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University of Notre Dame

Framework for Information Literacy for Higher Education: Information has value

Information has value


Information possesses several dimensions of value, including as a commodity, as a means of education, as a means to influence, and as a means of negotiating and understanding the world. Legal and socioeconomic interests influence information production and dissemination.

The value of information is manifested in various contexts, including publishing practices, information access, the commodification of personal information, and intellectual property laws. The novice learner may struggle to understand the diverse values of information in an environment where “free” information and related services are plentiful and the concept of intellectual property is first encountered through rules of citation or warnings about plagiarism and copyright law. As creators and users of information, experts understand their rights and responsibilities when participating in a community of scholarship. Experts understand that value may be wielded by powerful interests in ways that marginalize certain voices. However, value may be leveraged by individuals and organizations to effect change and may be leveraged for civic, economic, social, or personal gains. Experts also understand the individual is responsible for making deliberate and informed choices about when to comply with and when to contest current legal and socioeconomic practices concerning the value of information.

Learners who are developing their information literate abilities do the following:

  • Give credit to the original ideas of others through proper attribution and citation
  • Understand that intellectual property is a legal and social construct that varies by culture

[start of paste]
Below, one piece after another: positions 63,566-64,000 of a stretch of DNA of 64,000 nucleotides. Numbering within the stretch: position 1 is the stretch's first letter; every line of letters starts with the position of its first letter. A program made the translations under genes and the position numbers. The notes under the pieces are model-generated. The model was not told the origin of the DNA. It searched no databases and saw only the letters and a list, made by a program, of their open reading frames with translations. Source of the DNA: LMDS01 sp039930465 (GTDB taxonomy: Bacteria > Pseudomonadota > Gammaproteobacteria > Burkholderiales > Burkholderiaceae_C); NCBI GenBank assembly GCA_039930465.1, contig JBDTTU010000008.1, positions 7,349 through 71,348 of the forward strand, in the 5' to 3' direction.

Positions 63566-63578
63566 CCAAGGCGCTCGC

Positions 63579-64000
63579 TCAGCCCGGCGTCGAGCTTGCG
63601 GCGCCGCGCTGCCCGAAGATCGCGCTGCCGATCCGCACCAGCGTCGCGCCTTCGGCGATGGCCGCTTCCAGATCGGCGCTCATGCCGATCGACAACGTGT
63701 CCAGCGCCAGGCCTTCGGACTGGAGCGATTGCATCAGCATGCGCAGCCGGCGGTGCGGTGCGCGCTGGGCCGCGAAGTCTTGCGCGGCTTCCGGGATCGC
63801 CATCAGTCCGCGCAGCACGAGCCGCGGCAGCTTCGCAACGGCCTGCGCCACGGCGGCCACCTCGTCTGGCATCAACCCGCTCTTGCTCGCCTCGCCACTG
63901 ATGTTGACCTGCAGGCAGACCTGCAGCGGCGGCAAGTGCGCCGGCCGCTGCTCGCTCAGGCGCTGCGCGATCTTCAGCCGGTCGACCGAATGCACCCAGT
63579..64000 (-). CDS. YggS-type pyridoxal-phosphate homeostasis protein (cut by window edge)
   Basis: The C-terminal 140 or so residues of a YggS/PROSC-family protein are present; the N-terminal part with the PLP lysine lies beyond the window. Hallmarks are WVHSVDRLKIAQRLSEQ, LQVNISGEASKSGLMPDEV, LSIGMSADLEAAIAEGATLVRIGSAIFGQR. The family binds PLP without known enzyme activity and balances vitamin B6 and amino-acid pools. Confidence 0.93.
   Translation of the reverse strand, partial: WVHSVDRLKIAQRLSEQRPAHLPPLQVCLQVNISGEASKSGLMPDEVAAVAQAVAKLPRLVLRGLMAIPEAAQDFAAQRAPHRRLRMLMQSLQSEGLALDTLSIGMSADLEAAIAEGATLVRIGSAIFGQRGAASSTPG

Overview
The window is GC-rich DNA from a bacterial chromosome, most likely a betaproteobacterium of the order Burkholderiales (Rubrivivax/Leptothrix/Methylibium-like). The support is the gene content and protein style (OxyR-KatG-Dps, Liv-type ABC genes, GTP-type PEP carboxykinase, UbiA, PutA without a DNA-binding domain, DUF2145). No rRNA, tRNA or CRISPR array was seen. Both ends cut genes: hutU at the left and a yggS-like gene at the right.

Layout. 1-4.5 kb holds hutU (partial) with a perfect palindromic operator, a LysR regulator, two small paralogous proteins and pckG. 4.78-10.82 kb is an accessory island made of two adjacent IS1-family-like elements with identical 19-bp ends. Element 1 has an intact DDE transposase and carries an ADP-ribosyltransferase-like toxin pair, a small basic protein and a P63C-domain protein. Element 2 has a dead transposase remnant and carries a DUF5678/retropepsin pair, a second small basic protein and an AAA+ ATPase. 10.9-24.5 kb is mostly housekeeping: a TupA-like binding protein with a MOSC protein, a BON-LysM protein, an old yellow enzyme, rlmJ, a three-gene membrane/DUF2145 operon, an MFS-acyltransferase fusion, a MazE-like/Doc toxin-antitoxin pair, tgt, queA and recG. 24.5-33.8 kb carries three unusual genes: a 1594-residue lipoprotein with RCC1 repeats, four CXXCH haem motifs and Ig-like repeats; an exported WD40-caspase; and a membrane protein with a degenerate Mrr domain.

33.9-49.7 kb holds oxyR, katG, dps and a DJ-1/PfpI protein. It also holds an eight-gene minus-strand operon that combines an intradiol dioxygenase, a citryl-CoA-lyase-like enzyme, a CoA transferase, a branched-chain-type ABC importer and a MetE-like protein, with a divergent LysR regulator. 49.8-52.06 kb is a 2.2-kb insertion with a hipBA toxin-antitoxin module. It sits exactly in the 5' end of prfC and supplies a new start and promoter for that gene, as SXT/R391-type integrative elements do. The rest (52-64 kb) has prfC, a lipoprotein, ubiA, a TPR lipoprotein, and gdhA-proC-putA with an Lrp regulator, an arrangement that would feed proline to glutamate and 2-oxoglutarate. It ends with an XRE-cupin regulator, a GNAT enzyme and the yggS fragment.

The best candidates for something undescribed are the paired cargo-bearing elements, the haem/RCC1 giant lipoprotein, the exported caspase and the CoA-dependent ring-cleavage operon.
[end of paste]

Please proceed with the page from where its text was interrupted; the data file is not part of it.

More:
• Articulate the purpose and distinguishing characteristics of copyright, fair use, open access, and the public domain
  • Understand how and why some individuals or groups of individuals may be underrepresented or systematically marginalized within the systems that produce and disseminate information
  • Recognize issues of access or lack of access to information sources
  • Decide where and how their information is published
  • Understand how the commodification of their personal information and online interactions affects the information they receive and the information they produce or disseminate online
  • Make informed choices regarding their online actions in full awareness of issues related to privacy and the commodification of personal information

Learners who are developing their information literate abilities do the following:

  • Respect the original ideas of others
  • Value the skills, time, and effort needed to produce knowledge
  • See themselves as contributors to the information marketplace rather than only consumers of it
  • Are inclined to examine their own information privilege
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